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Comcast CFO: 'M&A Is Not an Answer'

Comcast CFO Michael Cavanagh
Comcast CFO Michael Cavanagh (Image credit: Comcast)

Comcast chief financial officer Mike Cavanagh addressed the elephant in the room at the JP Morgan virtual Technology, Media & Communications conference Wednesday, telling the audience that while the company will look at every opportunity, it doesn’t believe it needs to do a big merger deal to survive.  

Cavanagh said that Comcast has the bandwidth to do deals and would look at any opportunity through a strategic lens. But he said there are other factors to consider, including whether an asset can be had for the right price, will add value and can help further execute the overall business strategy.

"Obviously, we know how to do that if necessary," Cavanagh said. "But hear me loud and clear: We like the hand we have, and M&A is not an answer. We like the hand we have without M&A, but we’ll obviously do what’s right for shareholders as time passes."

Cavanagh's comments come shortly after John Malone, who agreed to convert his super-voting shares in Discovery to facilitate the WarnerMedia deal, said that Comcast chairman and CEO Brian Roberts had considered merging with WarnerMedia but backed off because of regulatory concerns.  

Analysts have wondered what effect WarnerMedia’s pending merger with Discovery will have on the rest of the business, and several have speculated that it could force companies like ViacomCBS, Comcast, Fox and Disney into looking for big deals. On Wednesday, Amazon said it would purchase movie studio MGM for $8.45 billion, a move that most likely wasn’t motivated by the Discovery deal. But the Amazon/MGM deal is another example of how even large streaming video providers feel they need more scale.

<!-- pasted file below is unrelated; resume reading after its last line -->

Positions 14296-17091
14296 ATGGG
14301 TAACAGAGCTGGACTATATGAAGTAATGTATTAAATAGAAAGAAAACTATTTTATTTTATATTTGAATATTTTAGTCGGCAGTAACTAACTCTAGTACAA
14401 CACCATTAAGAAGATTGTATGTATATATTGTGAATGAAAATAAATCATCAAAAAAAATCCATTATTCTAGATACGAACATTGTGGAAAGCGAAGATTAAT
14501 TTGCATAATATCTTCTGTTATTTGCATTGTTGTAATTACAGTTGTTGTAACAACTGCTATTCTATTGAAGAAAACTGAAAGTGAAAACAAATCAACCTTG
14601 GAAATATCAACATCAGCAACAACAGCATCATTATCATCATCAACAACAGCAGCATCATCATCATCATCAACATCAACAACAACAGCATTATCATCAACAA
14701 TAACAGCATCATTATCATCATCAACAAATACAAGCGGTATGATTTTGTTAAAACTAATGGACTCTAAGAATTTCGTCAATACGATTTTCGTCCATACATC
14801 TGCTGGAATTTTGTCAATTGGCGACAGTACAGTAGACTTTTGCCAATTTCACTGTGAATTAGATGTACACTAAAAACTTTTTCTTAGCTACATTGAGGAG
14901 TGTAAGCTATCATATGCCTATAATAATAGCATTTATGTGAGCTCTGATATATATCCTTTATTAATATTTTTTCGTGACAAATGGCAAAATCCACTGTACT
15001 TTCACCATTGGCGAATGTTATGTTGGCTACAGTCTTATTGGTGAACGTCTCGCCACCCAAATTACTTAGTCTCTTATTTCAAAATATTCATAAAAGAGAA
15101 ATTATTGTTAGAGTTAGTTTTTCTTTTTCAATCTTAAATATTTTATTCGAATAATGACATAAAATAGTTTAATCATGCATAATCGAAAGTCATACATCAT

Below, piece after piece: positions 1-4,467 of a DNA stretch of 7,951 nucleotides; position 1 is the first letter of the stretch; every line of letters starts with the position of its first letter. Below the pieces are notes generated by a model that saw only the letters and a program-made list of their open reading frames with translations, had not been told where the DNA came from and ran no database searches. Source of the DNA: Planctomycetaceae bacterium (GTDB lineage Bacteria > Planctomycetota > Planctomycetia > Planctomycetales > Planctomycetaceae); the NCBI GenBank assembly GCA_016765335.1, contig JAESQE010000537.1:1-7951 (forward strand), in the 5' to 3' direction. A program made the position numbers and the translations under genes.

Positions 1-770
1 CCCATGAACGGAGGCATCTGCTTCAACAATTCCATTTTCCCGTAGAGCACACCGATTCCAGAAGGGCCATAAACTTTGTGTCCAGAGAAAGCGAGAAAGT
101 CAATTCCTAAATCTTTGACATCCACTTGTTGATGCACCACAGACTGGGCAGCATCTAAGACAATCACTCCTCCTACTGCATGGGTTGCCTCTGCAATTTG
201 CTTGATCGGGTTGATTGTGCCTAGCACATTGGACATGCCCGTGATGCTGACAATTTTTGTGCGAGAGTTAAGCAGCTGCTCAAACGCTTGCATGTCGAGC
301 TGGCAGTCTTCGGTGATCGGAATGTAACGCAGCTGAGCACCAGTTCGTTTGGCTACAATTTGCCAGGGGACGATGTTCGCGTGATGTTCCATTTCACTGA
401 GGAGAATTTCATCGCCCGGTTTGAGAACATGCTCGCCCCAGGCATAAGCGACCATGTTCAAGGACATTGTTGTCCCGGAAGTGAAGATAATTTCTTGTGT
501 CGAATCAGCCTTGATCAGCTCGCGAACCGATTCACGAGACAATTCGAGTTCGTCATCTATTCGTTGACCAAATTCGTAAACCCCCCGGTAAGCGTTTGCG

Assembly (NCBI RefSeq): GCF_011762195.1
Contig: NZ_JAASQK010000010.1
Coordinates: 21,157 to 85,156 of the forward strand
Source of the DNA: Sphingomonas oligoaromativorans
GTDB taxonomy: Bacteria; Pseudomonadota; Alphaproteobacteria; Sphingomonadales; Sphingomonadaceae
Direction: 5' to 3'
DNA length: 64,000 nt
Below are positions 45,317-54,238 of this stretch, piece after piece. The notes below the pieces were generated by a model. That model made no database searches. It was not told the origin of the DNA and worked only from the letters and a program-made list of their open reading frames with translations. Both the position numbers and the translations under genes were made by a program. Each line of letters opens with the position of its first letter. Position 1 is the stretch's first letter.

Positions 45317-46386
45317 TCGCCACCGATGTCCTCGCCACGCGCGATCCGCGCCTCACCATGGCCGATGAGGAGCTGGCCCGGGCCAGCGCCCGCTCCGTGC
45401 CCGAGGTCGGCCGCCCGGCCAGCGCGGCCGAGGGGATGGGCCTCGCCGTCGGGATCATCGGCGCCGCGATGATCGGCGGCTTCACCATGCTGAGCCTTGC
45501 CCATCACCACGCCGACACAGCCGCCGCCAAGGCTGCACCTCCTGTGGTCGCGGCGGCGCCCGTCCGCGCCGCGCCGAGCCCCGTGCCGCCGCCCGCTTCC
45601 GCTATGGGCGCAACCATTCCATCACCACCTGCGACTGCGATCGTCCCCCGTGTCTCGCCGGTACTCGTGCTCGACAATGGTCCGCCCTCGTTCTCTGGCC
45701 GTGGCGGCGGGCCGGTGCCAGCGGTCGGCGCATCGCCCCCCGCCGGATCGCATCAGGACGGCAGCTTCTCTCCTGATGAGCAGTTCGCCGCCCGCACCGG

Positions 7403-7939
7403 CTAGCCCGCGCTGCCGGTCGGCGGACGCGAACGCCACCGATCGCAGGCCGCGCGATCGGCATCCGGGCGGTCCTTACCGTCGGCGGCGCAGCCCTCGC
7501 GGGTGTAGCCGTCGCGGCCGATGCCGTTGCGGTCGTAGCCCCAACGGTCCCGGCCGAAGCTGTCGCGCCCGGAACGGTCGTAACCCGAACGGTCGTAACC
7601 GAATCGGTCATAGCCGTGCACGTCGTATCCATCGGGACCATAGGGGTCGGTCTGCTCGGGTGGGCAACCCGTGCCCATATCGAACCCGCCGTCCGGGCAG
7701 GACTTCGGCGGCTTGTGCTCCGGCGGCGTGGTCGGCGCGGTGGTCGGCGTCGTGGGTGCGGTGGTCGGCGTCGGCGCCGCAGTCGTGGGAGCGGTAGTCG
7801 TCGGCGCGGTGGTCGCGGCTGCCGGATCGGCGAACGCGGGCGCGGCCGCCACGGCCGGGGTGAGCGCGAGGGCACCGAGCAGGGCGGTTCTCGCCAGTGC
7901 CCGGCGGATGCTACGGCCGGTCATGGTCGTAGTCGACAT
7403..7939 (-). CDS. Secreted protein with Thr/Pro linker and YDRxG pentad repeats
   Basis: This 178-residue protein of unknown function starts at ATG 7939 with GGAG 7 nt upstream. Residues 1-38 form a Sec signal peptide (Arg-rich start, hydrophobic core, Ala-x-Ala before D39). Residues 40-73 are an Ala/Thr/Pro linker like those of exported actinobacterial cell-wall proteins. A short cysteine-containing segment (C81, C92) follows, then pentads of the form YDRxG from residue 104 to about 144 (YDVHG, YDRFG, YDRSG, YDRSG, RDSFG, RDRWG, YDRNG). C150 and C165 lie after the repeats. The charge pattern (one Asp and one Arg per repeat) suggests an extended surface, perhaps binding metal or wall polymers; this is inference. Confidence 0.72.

Comcast, which has about 42 million signups to its own streaming service Peacock, has been under some pressure from analysts who have speculated that spinning off its NBCUniversal programming business would unlock value. At the JP Morgan conference, Cavanagh didn’t talk about spinoffs, but said that making acquisitions doesn’t always lead to success. 

"Just because you own something or buy it from the other guy, it doesn’t mean you’re going to operate it well," Cavanagh said. "So, we’ve been very focused on making sure when we acquire stuff, we do not take lightly the ability to operate well, execute well. And that’s critical if you’re going to go about it that way."

He added that M&A isn’t off the table, but there are other ways to gain scale, including partnering with other providers and investing in more content. 

"We can do what we need to do in a variety of different ways--invest in content as it is appropriate, partner with other people in some markets as it’s appropriate, and certainly we can consider M&A," Cavanagh said. "But there are a whole host of things you’ve got to face up to if you’re going to go down that third route."